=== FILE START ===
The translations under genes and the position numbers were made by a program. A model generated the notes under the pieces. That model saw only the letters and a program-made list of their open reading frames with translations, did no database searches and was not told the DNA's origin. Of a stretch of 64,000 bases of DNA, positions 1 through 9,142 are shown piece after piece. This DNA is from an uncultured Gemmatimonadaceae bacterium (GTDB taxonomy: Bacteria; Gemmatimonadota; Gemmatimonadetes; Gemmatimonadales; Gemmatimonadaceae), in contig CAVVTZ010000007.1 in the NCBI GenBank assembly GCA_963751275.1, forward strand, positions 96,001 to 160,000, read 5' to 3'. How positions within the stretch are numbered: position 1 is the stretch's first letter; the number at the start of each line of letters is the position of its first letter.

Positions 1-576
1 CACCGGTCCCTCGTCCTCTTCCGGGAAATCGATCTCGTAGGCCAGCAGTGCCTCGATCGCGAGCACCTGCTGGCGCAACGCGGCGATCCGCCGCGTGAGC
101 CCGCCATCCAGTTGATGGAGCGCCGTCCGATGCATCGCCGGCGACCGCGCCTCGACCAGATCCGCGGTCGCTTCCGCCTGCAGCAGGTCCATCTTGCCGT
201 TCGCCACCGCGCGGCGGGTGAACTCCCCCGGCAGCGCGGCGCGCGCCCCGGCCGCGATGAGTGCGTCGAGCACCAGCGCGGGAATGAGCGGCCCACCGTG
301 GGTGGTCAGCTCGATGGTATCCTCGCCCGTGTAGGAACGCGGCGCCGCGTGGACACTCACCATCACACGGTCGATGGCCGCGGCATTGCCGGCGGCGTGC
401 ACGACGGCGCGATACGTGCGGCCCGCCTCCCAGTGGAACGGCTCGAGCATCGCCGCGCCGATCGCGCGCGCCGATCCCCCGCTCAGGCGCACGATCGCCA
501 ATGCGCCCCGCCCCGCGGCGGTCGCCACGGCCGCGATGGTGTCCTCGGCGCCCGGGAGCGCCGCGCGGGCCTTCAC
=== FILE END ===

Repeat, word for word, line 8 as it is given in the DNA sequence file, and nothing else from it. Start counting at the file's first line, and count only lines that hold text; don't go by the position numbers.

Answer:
501 ATGCGCCCCGCCCCGCGGCGGTCGCCACGGCCGCGATGGTGTCCTCGGCGCCCGGGAGCGCCGCGCGGGCCTTCAC